Ringing in the holiday screams are young victims typically associated with familiar slasher archetypes. The “Christmas Blood” prey, typically adorned by actresses due to their ability produce toe curling, are a pact of university school friends gathered together to rally around one who has recently lost her mother to suicide. Helen Eidsvag, Haddy Jallow, Yassmine Johansen, Karoline Stemre, Kylie Stephenson, and Marte Saeteren share the limelight as unsuspecting Christmas carnage-fodder and all of the actresses hail from Norway with the exception of Kylie Stephenson, who has odd interjecting into Norwegian conversations with her Australian English dialect. Written as great friends, but also depicted as the worst of enemies as various facets of animosity slithers between them, the actresses pull off of their ill-fated character quirks well: Eidsvag as the innocent and naïve Sanne, Jallow as the drug indulgent and secret keeping black sheep Kitika, Johansen does stern and uptight girlfriend well in Katja, Stemre as a favorably licentious mute Elisabeth, Stephenson is the fun-loving non-national in Annika, and Saeteren as the heartbroken Julia with loss of her mother. I’m not sure if “Christmas Blood” would be a socially acceptable film in the States and not because of the blood-spatter blasphemy of traditional holiday and Christianity values, but because of how the one and only black character is treated throughout the narrative in a predominately white movie. Kitika has no verbal filter, smokes weed despite her host’s severe objection, slept with and was going to sleep with again her friend’s boyfriend, is kicked out into the freezing cold along with said friend’s boyfriend by the rest of her white friends, and is eventually slaughtered and stuffed into Santa’s sack. The remaining cast includes Jørgen Langhelle, Stig Henrik Hoff, Sondre Krogtoft Larsen, and Andreas Nonaas.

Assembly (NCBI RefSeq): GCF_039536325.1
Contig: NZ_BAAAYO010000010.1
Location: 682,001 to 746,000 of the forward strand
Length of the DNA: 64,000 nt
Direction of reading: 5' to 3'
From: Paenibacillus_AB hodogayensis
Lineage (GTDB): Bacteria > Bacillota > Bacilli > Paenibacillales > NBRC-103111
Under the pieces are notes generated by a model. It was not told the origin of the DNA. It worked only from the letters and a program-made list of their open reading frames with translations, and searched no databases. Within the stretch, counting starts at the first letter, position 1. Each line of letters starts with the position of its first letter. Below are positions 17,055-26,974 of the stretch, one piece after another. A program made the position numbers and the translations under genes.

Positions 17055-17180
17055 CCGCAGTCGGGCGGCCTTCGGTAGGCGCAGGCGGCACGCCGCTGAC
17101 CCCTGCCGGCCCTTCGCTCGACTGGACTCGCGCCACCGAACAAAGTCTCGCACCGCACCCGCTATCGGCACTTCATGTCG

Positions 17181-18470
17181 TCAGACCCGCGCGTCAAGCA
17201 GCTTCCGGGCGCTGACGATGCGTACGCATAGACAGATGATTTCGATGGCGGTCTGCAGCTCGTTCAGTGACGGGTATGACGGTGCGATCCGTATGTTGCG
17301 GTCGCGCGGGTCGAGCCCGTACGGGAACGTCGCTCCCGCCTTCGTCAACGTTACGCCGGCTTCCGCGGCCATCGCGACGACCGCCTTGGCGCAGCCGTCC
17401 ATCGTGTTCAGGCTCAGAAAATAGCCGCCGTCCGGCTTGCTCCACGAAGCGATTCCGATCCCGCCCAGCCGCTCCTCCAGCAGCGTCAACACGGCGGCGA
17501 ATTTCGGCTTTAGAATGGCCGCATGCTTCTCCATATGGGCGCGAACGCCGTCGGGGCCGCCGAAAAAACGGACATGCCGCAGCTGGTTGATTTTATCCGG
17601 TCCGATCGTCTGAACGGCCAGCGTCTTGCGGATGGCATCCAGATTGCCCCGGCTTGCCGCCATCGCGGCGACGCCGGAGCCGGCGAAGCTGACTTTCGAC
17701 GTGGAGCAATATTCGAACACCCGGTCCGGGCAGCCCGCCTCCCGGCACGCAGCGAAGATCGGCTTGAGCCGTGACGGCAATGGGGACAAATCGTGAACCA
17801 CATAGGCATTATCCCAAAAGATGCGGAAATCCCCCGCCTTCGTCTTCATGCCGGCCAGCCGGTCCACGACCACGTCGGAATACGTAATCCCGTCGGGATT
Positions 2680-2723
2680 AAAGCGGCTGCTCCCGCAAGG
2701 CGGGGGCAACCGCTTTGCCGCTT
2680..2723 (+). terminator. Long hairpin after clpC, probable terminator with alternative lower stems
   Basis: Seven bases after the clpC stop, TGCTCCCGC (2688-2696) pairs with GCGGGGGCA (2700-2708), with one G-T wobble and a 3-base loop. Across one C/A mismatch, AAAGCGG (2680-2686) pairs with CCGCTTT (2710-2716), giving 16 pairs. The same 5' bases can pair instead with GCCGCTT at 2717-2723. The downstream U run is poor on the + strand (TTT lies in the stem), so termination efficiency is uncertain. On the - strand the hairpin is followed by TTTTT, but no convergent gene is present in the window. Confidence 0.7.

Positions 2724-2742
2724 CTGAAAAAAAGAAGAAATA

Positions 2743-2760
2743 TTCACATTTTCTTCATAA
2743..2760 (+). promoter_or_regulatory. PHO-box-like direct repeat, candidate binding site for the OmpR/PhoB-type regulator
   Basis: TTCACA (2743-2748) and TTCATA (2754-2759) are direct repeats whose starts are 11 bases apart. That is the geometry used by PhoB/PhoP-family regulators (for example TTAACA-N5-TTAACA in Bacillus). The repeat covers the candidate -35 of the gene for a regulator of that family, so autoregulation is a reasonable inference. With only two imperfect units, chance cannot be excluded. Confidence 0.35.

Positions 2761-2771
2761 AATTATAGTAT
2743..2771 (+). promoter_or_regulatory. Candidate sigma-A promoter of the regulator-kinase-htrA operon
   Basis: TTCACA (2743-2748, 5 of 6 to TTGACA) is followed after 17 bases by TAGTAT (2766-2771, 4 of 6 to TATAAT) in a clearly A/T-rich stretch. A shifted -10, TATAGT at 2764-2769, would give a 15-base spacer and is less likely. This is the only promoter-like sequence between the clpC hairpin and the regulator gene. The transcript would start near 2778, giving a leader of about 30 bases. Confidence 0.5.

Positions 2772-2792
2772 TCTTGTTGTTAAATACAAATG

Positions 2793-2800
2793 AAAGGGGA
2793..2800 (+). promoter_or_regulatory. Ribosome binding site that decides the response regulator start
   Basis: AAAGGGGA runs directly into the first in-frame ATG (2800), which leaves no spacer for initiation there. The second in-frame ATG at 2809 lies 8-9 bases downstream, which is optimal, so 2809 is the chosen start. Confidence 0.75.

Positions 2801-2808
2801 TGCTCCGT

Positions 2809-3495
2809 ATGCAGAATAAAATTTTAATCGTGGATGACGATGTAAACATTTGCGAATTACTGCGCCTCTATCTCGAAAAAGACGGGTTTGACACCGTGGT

“Christmas Blood” is a retro-grade horror film that very merrily feels like a product of the Golden Age of slasher-survival genre from the 1980’s with a powerful and unstoppable aggressive killer, a delectable high body count, and a significant calendar date to infamously memorialize the event, similar to Friday the 13th or Halloween dates that are have been synonymous to Jason Voorhees or Michael Myers. Generally speaking, Santa’s already this jolly mystical being worshipped by all and in “Christmas Blood,” that mysticism is really exploited, but as a frightful killer Santa who is seemingly able to be in two places at once and survive a barrage of bullets. Only a couple gripes linger that don’t necessarily derail Santa’s slay-ing of bitchy former co-eds, daft police offers, or any unfortunate person in his blizzard path of butchery. For one, the wordy title card sequence explaining the background of serial Santa’s 13-year killing spree is sorely out of place and slightly kills the buzz built up initially by the gruesome opening scene that sets the morbid tone. Secondly, on the technical side, the lighting is very dim lit. The coloring scheme from the decorative bulbs is festively great and there’s also a very low-tone neon red, blue, and yellow juxtaposed against a bleak, cold setting as if walking through Amsterdam’s Red Light district at night, but with less people, more snow, and no peep shows, but the overall lighting is thin-to-damn near black at times that, shamefully, shades some of the gore work into a silhouette something and your eyes attempt to define what is being seen, but can’t definitively consume the form. Luckily, numerous gory moments make the cut in the light that include exposed entrails and some sheer brutal force with an axe to the neck and to the vagina!.